Showing posts from 2019

Reading Backwards

Despite what the title may suggest, I am not going to talk about the myth that Dyslexics read backward. Instead, I am going to point out how purposely reading backward (word by word, not sound by sound) can help break a guessing habit. In David Kilpatrick's book, Essentials of Assessing, Preventing, and Overcoming Reading Difficulties , he provides a good overview of how we read, including using decoding, context, and contextual guessing. He states, "For weak readers, contextual guessing allows them to bypass the orthographic mapping process, which secures a particular written word in memory for later, instant recall." (page 39) Hmm, skipping the process that secures a written word in memory for later, instant recall. That doesn't sound good. So, what do you do when your student, who may have been taught specifically to guess the word from the context, keeps guessing instead of slowing down to decode the word? Several strategies can be used, including using high

A Sunday Afternoon

While the audio isn't the best in this video from The Reading League, it had me captivated for a Sunday afternoon. The couch, a fuzzy blanket, a snuggly dog and learning more about decodable text's place in reading development made it a good afternoon. It is important to practice what you are learning. Decodable text, which matches the level of instruction, helps students with their reading. I appreciate the thoughtfulness of the Barton Reading and Spelling System scope and sequence as it addresses reading and spelling. It has made finding decodable texts at my student's instructional level a little more difficult though. Thankfully there are several stories in each Barton Reading & Spelling System lesson and some stand-alone texts from Bright Solutions. ( )  As a mother of a struggling reader, I still was jealous of the multitude of inaccessible "beginning" reader books at the library. I spent a lot of time lookin

So Excited! The Black Silk Path Cover

Here is the front cover for The Black Silk Path.   I'm so thankful Michael Pyle took the job to design it!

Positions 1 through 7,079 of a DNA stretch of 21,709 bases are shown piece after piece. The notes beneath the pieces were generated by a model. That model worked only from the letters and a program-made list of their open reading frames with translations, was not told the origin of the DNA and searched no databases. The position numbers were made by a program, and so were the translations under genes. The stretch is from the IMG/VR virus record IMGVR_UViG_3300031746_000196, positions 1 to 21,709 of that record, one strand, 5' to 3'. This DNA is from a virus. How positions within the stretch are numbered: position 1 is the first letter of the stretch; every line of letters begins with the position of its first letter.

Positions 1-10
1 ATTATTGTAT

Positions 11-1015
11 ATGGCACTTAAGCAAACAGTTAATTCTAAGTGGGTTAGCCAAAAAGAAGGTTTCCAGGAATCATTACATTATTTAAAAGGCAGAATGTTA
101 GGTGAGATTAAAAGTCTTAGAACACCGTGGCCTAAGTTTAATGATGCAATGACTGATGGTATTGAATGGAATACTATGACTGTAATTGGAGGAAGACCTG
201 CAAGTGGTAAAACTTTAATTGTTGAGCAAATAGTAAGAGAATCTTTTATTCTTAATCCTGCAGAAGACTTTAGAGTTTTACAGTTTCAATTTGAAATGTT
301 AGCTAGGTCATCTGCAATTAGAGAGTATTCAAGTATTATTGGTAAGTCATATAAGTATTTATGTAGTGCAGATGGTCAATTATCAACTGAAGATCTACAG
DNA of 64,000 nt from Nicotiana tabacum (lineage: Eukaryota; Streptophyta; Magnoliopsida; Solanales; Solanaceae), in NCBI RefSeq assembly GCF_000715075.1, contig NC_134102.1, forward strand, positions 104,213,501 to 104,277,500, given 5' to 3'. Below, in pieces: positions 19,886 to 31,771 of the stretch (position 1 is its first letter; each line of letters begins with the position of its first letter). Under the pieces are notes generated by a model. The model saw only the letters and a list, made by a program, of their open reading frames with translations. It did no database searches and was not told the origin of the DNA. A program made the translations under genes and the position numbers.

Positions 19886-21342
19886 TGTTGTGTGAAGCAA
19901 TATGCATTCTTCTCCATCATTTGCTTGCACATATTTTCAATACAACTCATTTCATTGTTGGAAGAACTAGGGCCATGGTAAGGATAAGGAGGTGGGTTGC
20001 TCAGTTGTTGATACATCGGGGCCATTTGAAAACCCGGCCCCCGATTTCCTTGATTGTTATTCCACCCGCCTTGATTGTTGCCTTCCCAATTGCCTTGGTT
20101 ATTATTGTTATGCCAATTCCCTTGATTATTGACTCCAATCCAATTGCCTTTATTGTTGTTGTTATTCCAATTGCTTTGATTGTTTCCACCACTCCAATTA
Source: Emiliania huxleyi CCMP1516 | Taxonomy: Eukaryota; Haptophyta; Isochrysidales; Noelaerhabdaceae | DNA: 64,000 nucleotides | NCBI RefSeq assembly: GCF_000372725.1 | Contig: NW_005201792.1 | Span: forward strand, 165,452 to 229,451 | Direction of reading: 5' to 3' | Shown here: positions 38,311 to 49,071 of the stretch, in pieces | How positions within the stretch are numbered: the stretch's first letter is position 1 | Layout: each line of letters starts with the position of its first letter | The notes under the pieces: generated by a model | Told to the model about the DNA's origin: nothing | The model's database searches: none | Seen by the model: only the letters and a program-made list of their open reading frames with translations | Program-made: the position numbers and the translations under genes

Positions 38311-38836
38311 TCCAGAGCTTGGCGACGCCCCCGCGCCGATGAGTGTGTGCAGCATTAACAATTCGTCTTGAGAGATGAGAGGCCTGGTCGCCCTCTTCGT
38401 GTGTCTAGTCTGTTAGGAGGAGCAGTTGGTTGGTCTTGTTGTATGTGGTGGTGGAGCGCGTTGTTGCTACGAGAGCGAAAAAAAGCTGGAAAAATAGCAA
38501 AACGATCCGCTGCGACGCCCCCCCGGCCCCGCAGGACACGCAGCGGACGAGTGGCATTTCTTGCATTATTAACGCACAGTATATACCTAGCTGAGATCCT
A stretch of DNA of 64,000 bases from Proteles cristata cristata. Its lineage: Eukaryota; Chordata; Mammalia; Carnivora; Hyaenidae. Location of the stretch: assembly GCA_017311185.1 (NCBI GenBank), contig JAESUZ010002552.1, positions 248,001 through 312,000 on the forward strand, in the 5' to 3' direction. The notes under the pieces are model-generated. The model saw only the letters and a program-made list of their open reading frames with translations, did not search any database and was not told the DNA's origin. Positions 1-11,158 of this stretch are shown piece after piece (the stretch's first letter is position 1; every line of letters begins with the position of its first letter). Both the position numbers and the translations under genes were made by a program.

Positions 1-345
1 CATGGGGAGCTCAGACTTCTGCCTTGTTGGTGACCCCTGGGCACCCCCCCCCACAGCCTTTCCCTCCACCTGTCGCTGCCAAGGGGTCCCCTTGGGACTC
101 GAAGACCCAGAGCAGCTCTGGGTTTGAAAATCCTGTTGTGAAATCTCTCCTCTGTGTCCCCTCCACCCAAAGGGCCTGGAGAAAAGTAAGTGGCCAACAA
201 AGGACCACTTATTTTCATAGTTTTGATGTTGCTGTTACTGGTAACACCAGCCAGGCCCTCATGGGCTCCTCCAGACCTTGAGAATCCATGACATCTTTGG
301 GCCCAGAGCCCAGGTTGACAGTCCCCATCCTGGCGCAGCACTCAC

I can describe myself as a perfectionist.  Well, I used to describe myself that way.  I have had many lessons over the years to help change that. I came to realize I couldn't do all things perfectly.  As life became fuller and richer, it was also harder to manage "perfectly."  I had to learn to add words like "balance" and "good enough."  While excellence is still a goal, I now consider more than just the specific task at hand.  I also weigh what needs to be excellent and what doesn't have to be. I am continuing to learn to let go of perfectionism, or maybe it is insecurity.  Either way, I realize my job as a tutor is to ask students to be imperfect in front of me on a daily basis.  As struggling readers, they often make mistakes. That can be tough, especially if you are a perfectionist. I have avoided things that would be too hard for me. I have also tried new things despite them being too hard.  I have had a lot of fun and found new skills

A Little Inspiration

Today, I was able to listen to a short discussion with William Dodson: 5 Ways to Engage a Student with ADHD on the Smart but Struggling Student Series by Bright &Quirky. Dr. Dodson mentioned a technique of interjecting interest into a low-interest or boring activity. That interjected interest may light a fire to turn a "can't get started" into a "can't be stopped." I am reminded that growing up I had to vacuum the avocado green shag carpet.  Imagining that I was harvesting fields of crops with farming equipment instead of vacuuming a green carpet made the chore so much more bearable.  Imagination often helped me with a chore. I hope that Ed and Mel's predicament in The Black Silk Path and following books may be borrowed by some students.  They can relate some already to the characters' difficulty with words.  Maybe they can imagine themselves on a quest to rescue the lost and learning the short vowel sounds will help. Maybe the fight agai


Let me introduce myself.  My name is Heather Doolittle.  I have always loved books and the stories they hold.  Growing up, I listed "reading" as one of my hobbies.  Even with my love of books, I never thought in my wildest dreams that I would be writing a book, much less a book series.  Yet here I am starting a blog for the book I will soon publish. How did I get here?  Dyslexia. Dyslexia is a part of my family's life. Now my interest in reading has expanded beyond consuming the words.  I am interested in how we read. I am interested in the complexities of what reading is. (Would you call a student who listens to book after book but can't yet read the text a reader?) And I am interested in helping others learn to read. One thing I have learned is the importance of decodable text to a beginning reader especially when they are struggling.  I also learned that when you are committed to break the cycle of guessing and frustration by sticking to books that are highly d